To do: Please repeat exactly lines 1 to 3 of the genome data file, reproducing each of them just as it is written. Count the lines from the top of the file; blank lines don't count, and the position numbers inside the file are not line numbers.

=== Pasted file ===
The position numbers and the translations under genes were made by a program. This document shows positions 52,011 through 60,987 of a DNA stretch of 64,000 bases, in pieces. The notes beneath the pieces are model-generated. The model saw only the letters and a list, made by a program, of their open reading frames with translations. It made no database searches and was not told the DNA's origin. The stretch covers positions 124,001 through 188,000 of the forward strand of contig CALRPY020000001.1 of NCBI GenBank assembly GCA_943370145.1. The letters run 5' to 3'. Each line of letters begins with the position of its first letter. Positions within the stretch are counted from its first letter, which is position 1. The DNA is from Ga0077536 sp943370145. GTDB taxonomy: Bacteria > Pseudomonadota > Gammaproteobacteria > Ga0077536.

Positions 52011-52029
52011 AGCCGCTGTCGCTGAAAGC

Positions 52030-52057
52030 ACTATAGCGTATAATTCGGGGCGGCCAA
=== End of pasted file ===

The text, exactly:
The position numbers and the translations under genes were made by a program. This document shows positions 52,011 through 60,987 of a DNA stretch of 64,000 bases, in pieces. The notes beneath the pieces are model-generated. The model saw only the letters and a list, made by a program, of their open reading frames with translations. It made no database searches and was not told the DNA's origin. The stretch covers positions 124,001 through 188,000 of the forward strand of contig CALRPY020000001.1 of NCBI GenBank assembly GCA_943370145.1. The letters run 5' to 3'. Each line of letters begins with the position of its first letter. Positions within the stretch are counted from its first letter, which is position 1. The DNA is from Ga0077536 sp943370145. GTDB taxonomy: Bacteria > Pseudomonadota > Gammaproteobacteria > Ga0077536.

Positions 52011-52029
52011 AGCCGCTGTCGCTGAAAGC